Provincetown On A Budget: Summer 2020

Golden Sunset Provincetown

Like any tourist destination, Provincetown can be an expensive place to stay and play. However, it doesn’t have to be! While it’s true that you can spend a lot of money, there’s a lot you can do while staying within your budget, especially if your interest is enjoying the natural beauty of the Outer Cape. Choosing when and where to spend your money is the key to a budget conscious stay.

 

Budget Stays in Provincetown

  • The least expensive option is camping. There are two campgrounds in Provincetown, Coastal Acres and Dune’s Edge.
  • If you can live dormitory-style with a shared kitchen, Provincetown also has the Outermost Hostel.
  • Renting a condo for a week can be expensive, unless you’re sharing the cost with a group of friends. Once you take camping gear into account, this might be the most cost-effective option, and generally—bonus!— will put you right in the center of town.

Budget Eats

  • The Aquarium Marketplace/Mall on Commercial Street has a wide selection of take-away foods, from burritos to fish to a bakery to healthy salads and more. Pick up something and take it down to the Aqua Bar at the end of the mall, where for the price of a drink you can sit and watch the harbor while eating your takeaway.
  • The authentic Mexican street tacos at Yolqueria can fill you up without breaking the bank, even if you also have a few margaritas. Yolqueria’s serves brunch daily from 8am – 2pm, and tacos 11am – 2pm.
  • Chach is run by Viola “Chach” Briseño and her partner Sharon Bowes. This local favorite is a new take on classic diner food.
  • The Canteen on Commercial Street offers excellent soups, sharing sized portions, and side dishes that can truly stand in for a whole meal. Ptownie tip; We love Rob and Loïc at The Canteen, who sustain and support the community at all times but especially throughout the pandemic.
  • Truro Vineyards operates a food truck for visitors called the Crush Pad. It’s run by Black Fish restaurant. For a great afternoon, buy some wine and food, enjoy it all at a picnic table under the trees!
  • John’s Footlong isn’t just a hotdog and hamburger stand, it’s a town institution… and affordable!
  • The Coffee Pot is a great place for a quick breakfast on-the-go that won’t leave you poor for the rest of the day.
  • Long established Grab n’ Go Health Bar opened up Snack n’ Supply across the street to fill the void of our local health food store shutting down. A local favorite for smoothies, juices, and healthy alternatives.

ptownie Reader Poll: Favorite Spots for Casual Eats

Ships Wheel Provincetown

Budget Activities

  • The best entertainment in Provincetown is free: a saunter down Commercial Street to see and be seen. There are lots of other places to explore on foot: watch the boats come in at MacMillan Pier, walk the length of Provincetown on the beach, and explore the nooks and crannies of the side streets.
  • Renting a bicycle is inexpensive and opens up lots of possibilities. The bike path through the National Seashore on the Province Lands Bike Trail is a solid workout.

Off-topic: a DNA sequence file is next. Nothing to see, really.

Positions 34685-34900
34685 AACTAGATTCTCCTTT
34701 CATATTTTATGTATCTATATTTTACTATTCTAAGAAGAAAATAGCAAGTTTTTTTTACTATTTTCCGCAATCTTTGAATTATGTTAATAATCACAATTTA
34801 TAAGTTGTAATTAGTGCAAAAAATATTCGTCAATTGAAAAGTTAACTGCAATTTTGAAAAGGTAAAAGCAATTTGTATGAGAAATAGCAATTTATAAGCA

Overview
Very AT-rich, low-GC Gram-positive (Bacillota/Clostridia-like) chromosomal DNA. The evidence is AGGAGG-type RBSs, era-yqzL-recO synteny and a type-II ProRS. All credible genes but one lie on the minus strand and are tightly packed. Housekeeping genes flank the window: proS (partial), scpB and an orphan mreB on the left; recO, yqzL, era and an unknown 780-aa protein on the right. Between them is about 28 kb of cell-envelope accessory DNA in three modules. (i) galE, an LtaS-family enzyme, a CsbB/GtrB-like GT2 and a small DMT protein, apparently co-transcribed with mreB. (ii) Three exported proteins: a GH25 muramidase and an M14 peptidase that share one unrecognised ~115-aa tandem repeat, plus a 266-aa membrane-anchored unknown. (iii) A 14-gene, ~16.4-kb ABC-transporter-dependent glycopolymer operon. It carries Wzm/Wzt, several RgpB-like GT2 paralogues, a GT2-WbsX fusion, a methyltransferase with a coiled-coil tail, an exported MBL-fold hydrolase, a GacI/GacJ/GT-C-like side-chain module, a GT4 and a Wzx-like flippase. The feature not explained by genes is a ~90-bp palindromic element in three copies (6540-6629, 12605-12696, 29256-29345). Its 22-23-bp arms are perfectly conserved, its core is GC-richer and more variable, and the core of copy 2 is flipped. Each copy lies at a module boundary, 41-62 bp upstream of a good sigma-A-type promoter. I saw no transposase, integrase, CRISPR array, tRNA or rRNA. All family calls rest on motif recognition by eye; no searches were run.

• Park your bike or car at Beech Forest and have a wander on either of the two loops around the pond.
  • You have to pay to enter the beaches, but they’re free after 5pm. Bring a picnic and some wine (or buy food and wine/beer at Far Land On The Beach at Herring Cove) and watch the sunset!
  • The library is free and has activities going on all summer. Plus, it’s a museum in and of itself, with paintings, the Lipton Cup, and an impressive model of the Rose Dorothea.
  • Park your car or bike on Snail Road and head up the fire road to instantly be in the woods and miles from anywhere. Alternately, cross Route Six and hike into the dunes: you can walk all the way to the ocean. (Whichever you choose, take plenty of water—it’s easy to become dehydrated!)
  • There are swimming pools that are free and open to the public: Provincetown Inn, the Boatslip, and the Crown & Anchor.
  • The town beaches are free, so take a long walk, or just sit and gaze out. You can also do some interesting people-watching from here!
  • Another great walk is in the far west end of town, where you’ll find the small park commemorating the landing of the Mayflower in 1620. You can walk out on the breakwater (at any time other than high tide) and hike all the way to Wood End Light to the right or Long Point Light to the left. Take a towel with you and enjoy the beach at Long Point!
  • Catch the shuttle bus that does the circuit of the beaches when you want to go to Herring Cove or Race Point—you won’t have to pay a parking fee that way! The shuttle bus charges a $2 fee each way.

Budget Nights

  • For the price of a drink and a tip, you can enjoy live music at Tin Pan Alley or a sing-along at the Crown and Anchor lounge.
  • Check out the art galleries. Friday evenings there’s an official “gallery stroll.” Even if it’s not Friday, it’s a pleasant way to see some fabulous art, and most stay open well into the evening.
  • A slice at Spiritus Pizza is an inexpensive late-night must-do.
  • For a quiet evening, take a stroll down MacMillan Pier, sit on one of the benches, and watch the lights of all the boats at anchor. You might see one of the boats from Provincetown’s small commercial fishing fleet come in and watch it unload its catch.

There’s more where that came from! Ptownie has more to share about our special town at land’s end.​ Check out our recipe for the Golden Clam from Provincetown Brewing Co.!